Dear Uncle Colin,

If $e = \left( 1+ \frac{1}{n} \right)^n$ when $n = \infty$, how come it isn’t 1? Surely $1 + \frac{1}{\infty}$ is just 1?

- I’m Not Finding It Natural, It’s Terribly Yucky

Hi, INFINITY, and thanks for your message.

You have fallen into one of maths’s classic traps: infinity is **not** a number - you can’t just plug it into equations and expect to get sensible things out. (If infinity was a number, we could flip your argument around and say “$1 + \frac{1}{n}$ is a bit more than 1, and if we multiply infinitely many of those together, it gets bigger each time, so it must go to infinity.” It doesn’t work that way, either.)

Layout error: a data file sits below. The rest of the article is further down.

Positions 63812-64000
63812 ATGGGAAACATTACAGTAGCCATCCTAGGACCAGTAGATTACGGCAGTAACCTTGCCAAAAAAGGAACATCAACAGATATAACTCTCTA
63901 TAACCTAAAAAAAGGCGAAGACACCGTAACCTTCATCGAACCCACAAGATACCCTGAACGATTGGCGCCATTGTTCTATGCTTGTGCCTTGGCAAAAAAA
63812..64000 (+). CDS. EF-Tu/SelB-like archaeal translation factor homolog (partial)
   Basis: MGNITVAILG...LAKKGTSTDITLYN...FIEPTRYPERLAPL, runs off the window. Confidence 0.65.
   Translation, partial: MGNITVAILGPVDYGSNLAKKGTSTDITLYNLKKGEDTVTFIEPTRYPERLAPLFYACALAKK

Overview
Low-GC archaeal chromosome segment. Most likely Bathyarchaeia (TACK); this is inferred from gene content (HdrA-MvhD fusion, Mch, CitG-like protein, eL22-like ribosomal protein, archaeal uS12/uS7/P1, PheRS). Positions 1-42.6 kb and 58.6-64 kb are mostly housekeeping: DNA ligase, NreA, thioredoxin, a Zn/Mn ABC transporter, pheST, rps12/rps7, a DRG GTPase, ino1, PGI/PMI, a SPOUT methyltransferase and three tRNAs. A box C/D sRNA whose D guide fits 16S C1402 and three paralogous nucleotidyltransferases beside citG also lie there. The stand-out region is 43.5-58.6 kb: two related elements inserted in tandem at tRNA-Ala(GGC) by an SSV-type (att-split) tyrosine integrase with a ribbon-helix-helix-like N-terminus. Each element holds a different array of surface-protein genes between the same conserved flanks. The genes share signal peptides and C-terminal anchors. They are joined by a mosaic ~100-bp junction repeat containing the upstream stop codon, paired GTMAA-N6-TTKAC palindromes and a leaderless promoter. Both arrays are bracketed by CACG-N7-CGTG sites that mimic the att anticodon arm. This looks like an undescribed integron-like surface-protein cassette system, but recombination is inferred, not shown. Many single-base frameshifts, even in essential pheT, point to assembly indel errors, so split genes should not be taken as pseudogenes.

Instead, we need to think about limits: What happens when $n$ gets really big?

### Binomial!

We can expand the expression using the binomial series: $\br{1 + \frac{1}{n}}^n = 1 + n \times \frac{1}{n} + \frac{n(n-1)}{2} \frac{1}{n^2} + \dots$

That works out to be $1 + 1 + \frac{1}{2!} + \frac{1}{3!} + \dots$, minus a load of terms with $n$s on the bottom.

But when $n$ gets big, those all get extremely small, leaving you with $1 + 1 + \frac{1}{2!} + \frac{1}{3!} + \dots = e$.

I hope that helps!

- Uncle Colin

## Colin

Colin is a Weymouth maths tutor, author of several Maths For Dummies books and A-level maths guides. He started Flying Colours Maths in 2008.
He lives with an espresso pot and nothing to prove.